A Practical Introduction to Monad Transformers
01 February 2015
Monad transformers combine the functionality of two monads into one. They are often used as a way to “flatten” nested monads, but are also used to enable interactions between monads that, when used seperately, would be incredibly difficult to implement.
The Task
You input a number and want to manipulate it while printing the result each time. If there were no intermediate IO operations we could use the state monad with the following state changes:
chain them together:
then get the result:
Now let’s consider how to print the state. If we want to preserve the above chaining syntax, we need a monad where:
 We can do stateful computations
 Our IO functions have access variables inside the computation
This monad is called the state monad transformer.
The Solution
The state monad transformer is defined as:
^{1}Meaning that given an initial state s
and a state transformer st
, we can call runStateT st s
to get
a monad containing the state tuple.
The real beauty (or magic, as some would say) of this monad comes from the bind function. Let’s take a look at its definition:
Time to break it down. m
is a state transformer. k
is a function that takes a result of type a
, and returns
a state transformer. The final state transformer, when run with an initial state, does the following:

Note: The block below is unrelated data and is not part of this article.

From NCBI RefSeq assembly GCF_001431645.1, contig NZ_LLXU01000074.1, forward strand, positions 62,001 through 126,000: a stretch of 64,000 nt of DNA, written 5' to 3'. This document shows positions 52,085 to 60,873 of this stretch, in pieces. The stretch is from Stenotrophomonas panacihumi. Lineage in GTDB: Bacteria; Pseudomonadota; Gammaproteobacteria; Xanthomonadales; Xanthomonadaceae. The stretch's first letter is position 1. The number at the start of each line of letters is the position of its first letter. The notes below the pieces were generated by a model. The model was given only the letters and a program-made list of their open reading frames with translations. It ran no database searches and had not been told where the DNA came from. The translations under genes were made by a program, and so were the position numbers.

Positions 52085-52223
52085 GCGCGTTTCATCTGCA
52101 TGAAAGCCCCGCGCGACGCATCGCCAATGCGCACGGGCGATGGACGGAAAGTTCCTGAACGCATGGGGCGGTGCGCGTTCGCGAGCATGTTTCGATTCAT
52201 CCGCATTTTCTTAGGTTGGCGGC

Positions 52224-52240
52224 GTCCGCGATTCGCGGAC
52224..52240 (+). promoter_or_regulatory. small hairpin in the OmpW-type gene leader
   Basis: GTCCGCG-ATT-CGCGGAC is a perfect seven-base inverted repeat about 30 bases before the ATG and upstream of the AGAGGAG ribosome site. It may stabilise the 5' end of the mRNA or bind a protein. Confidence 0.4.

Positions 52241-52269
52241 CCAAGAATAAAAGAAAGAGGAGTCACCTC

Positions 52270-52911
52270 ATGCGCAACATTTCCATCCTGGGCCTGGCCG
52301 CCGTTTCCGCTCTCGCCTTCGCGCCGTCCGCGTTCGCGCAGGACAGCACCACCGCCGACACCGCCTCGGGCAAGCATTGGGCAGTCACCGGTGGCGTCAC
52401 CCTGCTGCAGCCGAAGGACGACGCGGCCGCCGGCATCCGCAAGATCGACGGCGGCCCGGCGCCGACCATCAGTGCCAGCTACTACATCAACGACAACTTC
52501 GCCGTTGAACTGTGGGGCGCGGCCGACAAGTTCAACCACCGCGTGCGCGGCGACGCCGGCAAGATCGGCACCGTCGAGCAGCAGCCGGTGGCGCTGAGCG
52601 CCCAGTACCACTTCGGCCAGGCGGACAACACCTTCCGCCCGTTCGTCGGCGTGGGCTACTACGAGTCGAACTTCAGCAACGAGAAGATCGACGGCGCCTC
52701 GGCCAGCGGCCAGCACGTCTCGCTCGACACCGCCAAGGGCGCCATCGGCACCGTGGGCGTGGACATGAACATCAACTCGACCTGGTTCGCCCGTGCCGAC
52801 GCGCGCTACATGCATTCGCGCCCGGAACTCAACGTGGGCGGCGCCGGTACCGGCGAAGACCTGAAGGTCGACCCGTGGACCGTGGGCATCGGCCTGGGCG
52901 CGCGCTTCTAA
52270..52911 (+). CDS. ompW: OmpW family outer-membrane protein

Gets the result and state of running the computation in
m
with the initial states
 Passes the result of (1) to the function
k
, returning a different state transformer  Runs the computation created in (2) using the state returned in (1)
 Wraps the result
This means that we will be able to keep using a simple chained sequence of monads.
How does this relate to the problem at hand?
The monad component of the state transformer allows us to execute IO operations which have access to the state
during the computation. Here is how the add
and subtract
functions can be written using the state transformer
monad:
We can still chain them using the same syntax as before:
and run it:

newtype
creates a strict, isomorphic type with a single value constructor. If all that was too much, just imagine thatnewtype
rearranges an existing type into a more pleasant one. ↩